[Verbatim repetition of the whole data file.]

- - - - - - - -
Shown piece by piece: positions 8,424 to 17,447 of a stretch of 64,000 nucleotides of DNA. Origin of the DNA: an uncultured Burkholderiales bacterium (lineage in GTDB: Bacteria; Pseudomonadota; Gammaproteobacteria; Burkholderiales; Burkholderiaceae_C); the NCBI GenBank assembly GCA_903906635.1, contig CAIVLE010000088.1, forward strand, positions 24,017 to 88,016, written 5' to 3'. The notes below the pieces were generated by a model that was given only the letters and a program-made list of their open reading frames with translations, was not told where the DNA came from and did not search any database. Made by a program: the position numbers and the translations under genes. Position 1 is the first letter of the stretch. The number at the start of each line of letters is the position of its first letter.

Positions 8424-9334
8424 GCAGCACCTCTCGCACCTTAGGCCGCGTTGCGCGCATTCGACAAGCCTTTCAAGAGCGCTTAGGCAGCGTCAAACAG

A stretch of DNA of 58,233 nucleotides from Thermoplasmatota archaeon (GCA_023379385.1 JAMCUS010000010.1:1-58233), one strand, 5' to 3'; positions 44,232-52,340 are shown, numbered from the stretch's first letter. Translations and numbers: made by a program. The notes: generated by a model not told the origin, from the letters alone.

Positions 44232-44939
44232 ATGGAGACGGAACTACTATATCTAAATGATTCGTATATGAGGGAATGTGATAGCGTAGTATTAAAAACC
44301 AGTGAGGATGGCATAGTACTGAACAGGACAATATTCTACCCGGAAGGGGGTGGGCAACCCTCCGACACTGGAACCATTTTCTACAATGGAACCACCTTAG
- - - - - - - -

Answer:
Shown piece by piece: positions 8,424 to 17,447 of a stretch of 64,000 nucleotides of DNA. Origin of the DNA: an uncultured Burkholderiales bacterium (lineage in GTDB: Bacteria; Pseudomonadota; Gammaproteobacteria; Burkholderiales; Burkholderiaceae_C); the NCBI GenBank assembly GCA_903906635.1, contig CAIVLE010000088.1, forward strand, positions 24,017 to 88,016, written 5' to 3'. The notes below the pieces were generated by a model that was given only the letters and a program-made list of their open reading frames with translations, was not told where the DNA came from and did not search any database. Made by a program: the position numbers and the translations under genes. Position 1 is the first letter of the stretch. The number at the start of each line of letters is the position of its first letter.

Positions 8424-9334
8424 GCAGCACCTCTCGCACCTTAGGCCGCGTTGCGCGCATTCGACAAGCCTTTCAAGAGCGCTTAGGCAGCGTCAAACAG

A stretch of DNA of 58,233 nucleotides from Thermoplasmatota archaeon (GCA_023379385.1 JAMCUS010000010.1:1-58233), one strand, 5' to 3'; positions 44,232-52,340 are shown, numbered from the stretch's first letter. Translations and numbers: made by a program. The notes: generated by a model not told the origin, from the letters alone.

Positions 44232-44939
44232 ATGGAGACGGAACTACTATATCTAAATGATTCGTATATGAGGGAATGTGATAGCGTAGTATTAAAAACC
44301 AGTGAGGATGGCATAGTACTGAACAGGACAATATTCTACCCGGAAGGGGGTGGGCAACCCTCCGACACTGGAACCATTTTCTACAATGGAACCACCTTAG